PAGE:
A bit earlier this semester, I was asked to create an intensive hybrid speech class. It sounded fun to me. (I know not everyone would enjoy creating curriculum, but there you go…)
Since we are just sitting around here sort of waiting for Christmas festivities with our family (does everyone else feel that way?), I had the time to create it. So, although I say “gulp”, I am also metaphorically standing here like Wonder Woman. I. can. do. it.
Honestly, I had no idea what I got myself into, but that isn’t unusual for me. I’ve taught drama and speech classes for nearly forty years–I mean, how difficult can it be?
I looked around on the web and found several sites and Pinterest pins concerning the subject, so that persuaded me I could put the hybrid together.
However, if I’m going to learn from all of this, I need to analyze what I am doing right and wrong during these thirteen days when I teach one for the first time
First, I had to get the lingo straight. I was calling it an “a cross between an online and traditional class”. Duh. This is completely incorrect!
On line classes occur only on line. Hybrid classes use textbooks and can have one on one teaching time with students or time in a classroom. Hybrid’s use various modalities to teach–on line learning from various sources (websites, video clips, on line documents, etc. )Hybrid classes are usually only offered for lower level classes.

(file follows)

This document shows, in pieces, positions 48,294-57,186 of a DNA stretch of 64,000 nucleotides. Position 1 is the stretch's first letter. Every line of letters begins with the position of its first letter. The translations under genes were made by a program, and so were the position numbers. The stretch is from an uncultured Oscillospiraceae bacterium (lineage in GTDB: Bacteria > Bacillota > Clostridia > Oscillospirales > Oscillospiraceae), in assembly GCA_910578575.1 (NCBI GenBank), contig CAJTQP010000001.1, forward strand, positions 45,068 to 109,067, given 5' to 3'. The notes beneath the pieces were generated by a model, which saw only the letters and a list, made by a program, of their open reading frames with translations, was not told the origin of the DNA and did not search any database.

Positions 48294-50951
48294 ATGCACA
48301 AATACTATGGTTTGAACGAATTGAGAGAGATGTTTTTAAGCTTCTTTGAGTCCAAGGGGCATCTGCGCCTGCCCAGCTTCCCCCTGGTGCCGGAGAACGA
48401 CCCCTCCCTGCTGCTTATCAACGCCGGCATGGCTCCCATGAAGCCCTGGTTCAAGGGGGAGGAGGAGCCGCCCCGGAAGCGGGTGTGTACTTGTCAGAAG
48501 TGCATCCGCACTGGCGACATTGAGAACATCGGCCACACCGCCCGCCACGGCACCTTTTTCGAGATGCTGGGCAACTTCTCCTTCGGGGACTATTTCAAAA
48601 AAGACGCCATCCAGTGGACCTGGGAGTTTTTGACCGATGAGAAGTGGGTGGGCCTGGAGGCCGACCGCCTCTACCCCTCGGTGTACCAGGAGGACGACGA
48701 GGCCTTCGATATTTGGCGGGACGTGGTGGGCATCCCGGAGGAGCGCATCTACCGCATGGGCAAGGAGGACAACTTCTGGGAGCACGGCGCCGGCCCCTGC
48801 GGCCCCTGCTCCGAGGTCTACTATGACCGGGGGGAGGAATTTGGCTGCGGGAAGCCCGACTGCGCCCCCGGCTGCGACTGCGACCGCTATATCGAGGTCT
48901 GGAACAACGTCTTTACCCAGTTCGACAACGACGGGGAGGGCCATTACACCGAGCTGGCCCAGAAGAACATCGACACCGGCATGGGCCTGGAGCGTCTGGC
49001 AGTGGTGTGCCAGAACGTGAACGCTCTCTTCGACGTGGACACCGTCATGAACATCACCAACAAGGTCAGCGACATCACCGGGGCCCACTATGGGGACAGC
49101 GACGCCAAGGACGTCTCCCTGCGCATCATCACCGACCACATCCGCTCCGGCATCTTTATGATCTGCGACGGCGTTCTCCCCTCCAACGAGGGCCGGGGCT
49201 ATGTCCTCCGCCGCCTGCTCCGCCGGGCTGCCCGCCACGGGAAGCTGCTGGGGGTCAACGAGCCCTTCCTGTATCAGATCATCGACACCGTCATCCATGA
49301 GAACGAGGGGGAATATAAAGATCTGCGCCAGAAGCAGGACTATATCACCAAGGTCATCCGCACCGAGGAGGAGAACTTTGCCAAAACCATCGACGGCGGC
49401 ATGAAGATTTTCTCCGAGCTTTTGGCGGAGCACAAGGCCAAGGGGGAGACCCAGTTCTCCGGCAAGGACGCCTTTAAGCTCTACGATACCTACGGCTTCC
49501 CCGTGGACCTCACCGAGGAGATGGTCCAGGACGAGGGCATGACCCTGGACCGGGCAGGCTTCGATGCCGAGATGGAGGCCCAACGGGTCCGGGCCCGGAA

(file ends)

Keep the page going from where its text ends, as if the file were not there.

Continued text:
That’s the first thing I learned.
In thirteen days, I must teach an entire textbook’s worth of material.
No problem….(gulpIn theory this should work. Here’s why:
The students are reading, writing speeches, viewing a lot of information on line, answering forum posts, creating notecards, outlines, bibliographies, etc. and attending class with me for 70 minutes each of the thirteen days. During the interim for Christmas and New Year’s the students have assignments to do as well.
How intensive is this? Well, their first speech, an informative one, is due on Friday. Tomorrow, they are presenting a little self introduction for us.
Two speeches down, two to go.
I thought this would be difficult for the students to complete. A faculty member asked, “Once they saw all they had to do, did they run out the door?”
The answer is no. It didn’t seem to faze them.